• Why do we need “working capital?”


3. “We need to hire more people, but how do we organize? We need to sell more. What should we promise our channels and consumers?”

a – Organizational behavior

  • How do we define roles?
  • What are the incentives for our employees? For us?
  • How do we protect our company?
  • Ethical crises

b – Sales

  • What sales channels do we use, and how do we work with them?
  • How do we keep them working together?
  • Should we compete with our own channels? How? When?
  • What new products do we need and at what price points?

c – Ethics

  • We don’t have to do this legally. Should we do it anyway?
  • What is wrong? What is right?
  • Employees doing…what?

Day Two


4. “We need more and different people to buy our new products. How do we market to them? We need to reduce the manufacturing costs for our new products and get our supply chain certified. How do we do that?”

a – Marketing

  • Who are our consumers? Who will buy our new products?
  • What messages/theme/people do our target markets respond to?
  • How much do we spend? On what? When?

b – Operations

  • How do we build a global supply chain?
  • How do we reduce cost while maintaining or improving quality?
  • What is our learning curve?
  • How do we integrate continuous product development with production?
  • Crisis! What just happened? What do we do?


5. “What are our investors thinking about? How do we get our money out?”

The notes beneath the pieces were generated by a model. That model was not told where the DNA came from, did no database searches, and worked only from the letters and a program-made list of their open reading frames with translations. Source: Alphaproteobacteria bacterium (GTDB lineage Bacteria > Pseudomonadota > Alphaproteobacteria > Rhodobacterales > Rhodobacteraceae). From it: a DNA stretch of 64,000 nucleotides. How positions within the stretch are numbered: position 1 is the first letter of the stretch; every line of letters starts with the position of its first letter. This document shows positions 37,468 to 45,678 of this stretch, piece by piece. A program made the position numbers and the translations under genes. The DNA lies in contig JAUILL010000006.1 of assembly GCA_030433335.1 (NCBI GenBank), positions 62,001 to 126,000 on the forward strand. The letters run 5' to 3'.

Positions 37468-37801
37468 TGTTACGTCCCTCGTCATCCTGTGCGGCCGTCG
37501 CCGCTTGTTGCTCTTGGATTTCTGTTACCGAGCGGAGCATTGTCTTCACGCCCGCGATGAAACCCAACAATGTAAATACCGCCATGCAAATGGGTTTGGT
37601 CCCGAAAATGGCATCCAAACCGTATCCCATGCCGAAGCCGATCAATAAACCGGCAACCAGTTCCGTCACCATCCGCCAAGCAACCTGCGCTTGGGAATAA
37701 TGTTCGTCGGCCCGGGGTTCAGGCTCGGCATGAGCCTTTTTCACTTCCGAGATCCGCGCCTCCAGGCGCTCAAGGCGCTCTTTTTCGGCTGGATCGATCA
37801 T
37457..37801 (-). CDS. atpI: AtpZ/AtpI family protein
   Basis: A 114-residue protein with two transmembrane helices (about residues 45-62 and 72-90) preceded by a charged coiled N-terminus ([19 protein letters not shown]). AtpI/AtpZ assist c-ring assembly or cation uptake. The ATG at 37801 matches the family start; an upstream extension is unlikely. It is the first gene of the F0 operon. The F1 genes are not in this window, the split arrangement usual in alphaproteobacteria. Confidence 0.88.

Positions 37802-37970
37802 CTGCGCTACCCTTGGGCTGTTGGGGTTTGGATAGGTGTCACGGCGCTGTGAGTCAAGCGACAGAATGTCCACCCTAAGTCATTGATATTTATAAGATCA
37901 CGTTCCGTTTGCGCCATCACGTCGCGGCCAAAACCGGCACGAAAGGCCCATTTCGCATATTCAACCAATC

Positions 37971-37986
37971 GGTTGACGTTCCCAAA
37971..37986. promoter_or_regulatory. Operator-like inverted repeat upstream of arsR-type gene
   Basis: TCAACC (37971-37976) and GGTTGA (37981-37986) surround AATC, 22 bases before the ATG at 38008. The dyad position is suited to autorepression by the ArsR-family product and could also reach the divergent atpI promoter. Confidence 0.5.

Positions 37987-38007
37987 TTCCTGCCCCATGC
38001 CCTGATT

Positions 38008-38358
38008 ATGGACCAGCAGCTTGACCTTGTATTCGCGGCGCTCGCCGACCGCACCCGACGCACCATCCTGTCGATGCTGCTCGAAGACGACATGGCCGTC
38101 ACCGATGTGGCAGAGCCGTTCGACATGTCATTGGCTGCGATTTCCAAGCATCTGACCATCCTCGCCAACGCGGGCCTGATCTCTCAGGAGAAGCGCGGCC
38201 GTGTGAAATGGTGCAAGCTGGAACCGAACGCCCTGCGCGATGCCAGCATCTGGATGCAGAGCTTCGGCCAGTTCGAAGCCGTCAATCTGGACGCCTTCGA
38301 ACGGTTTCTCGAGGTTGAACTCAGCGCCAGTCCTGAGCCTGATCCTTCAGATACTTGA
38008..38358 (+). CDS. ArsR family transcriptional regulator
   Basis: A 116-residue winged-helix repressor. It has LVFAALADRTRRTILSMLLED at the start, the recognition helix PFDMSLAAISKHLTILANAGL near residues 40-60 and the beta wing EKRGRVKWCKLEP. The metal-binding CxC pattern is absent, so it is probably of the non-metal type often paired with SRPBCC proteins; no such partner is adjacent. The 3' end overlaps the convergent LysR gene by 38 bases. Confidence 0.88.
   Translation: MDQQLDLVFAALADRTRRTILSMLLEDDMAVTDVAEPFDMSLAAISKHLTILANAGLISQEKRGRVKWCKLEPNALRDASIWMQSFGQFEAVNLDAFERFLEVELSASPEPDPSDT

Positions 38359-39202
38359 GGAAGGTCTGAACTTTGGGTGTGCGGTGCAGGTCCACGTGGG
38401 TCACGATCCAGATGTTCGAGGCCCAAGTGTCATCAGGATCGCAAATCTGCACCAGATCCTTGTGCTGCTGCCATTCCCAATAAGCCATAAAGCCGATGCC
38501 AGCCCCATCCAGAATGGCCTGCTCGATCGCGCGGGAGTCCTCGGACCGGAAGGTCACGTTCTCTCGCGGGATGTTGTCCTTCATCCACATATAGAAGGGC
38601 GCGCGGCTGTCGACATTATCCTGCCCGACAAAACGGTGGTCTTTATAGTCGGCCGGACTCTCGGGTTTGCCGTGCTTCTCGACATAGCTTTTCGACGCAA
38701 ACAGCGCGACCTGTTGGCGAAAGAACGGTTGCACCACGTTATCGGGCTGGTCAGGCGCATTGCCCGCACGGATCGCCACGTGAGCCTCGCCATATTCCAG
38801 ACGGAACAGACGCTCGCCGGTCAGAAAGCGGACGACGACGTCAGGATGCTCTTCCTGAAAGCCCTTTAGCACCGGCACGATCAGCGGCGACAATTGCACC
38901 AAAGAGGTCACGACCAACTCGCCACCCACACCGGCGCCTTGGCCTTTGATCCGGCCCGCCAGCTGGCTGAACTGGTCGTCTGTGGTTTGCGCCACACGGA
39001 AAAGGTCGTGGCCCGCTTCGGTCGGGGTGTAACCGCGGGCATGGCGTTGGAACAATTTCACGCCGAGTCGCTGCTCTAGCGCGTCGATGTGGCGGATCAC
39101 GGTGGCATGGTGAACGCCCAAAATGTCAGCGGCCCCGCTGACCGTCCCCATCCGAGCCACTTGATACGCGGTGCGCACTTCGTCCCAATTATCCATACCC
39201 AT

a – Advanced strategy and finance

  • Growth and exit options: M&A, IPO, PE funds, etc.?
  • What is a listed company? Why are they different?

b – Competitive dynamics

  • How do we assess future markets?
  • Will competitors force us down the cost curve?

6. Conclusion

Photo of Derek Alderton

Derek Alderton

UCLA Anderson School of Management

Derek Alderton is the faculty director of the Anderson Strategy Group in the MBA program at the UCLA Anderson School of Management. Derek has been an adjunct faculty member at the Anderson School for 10 years, developing and teaching courses in entertainment strategy, entrepreneurship and venture initiation, entrepreneurial operations, and strategy. His student teams have won multiple awards in the Applied Management Research program. Before starting his own boutique management consulting firm, Derek spent 10 years at McKinsey & Company, where he was responsible for the West Coast Media & Entertainment practice and became a leading expert on the impact of technology on entertainment business value chains. His clients ranged from established global entertainment companies to the fastest-growing technology companies, including some exceptional startups. He has been on the faculty at numerous McKinsey and other corporate training programs, has spoken at a wide variety of technology, media, entertainment, and entrepreneurship conferences, and has been published multiple times. Derek holds an MBA from UCLA’s Anderson School of Management, degrees in law and economics from the University of Sydney, and a diploma in finance from the Securities Institute of Australia. He is also a chartered accountant (US CPA equivalent).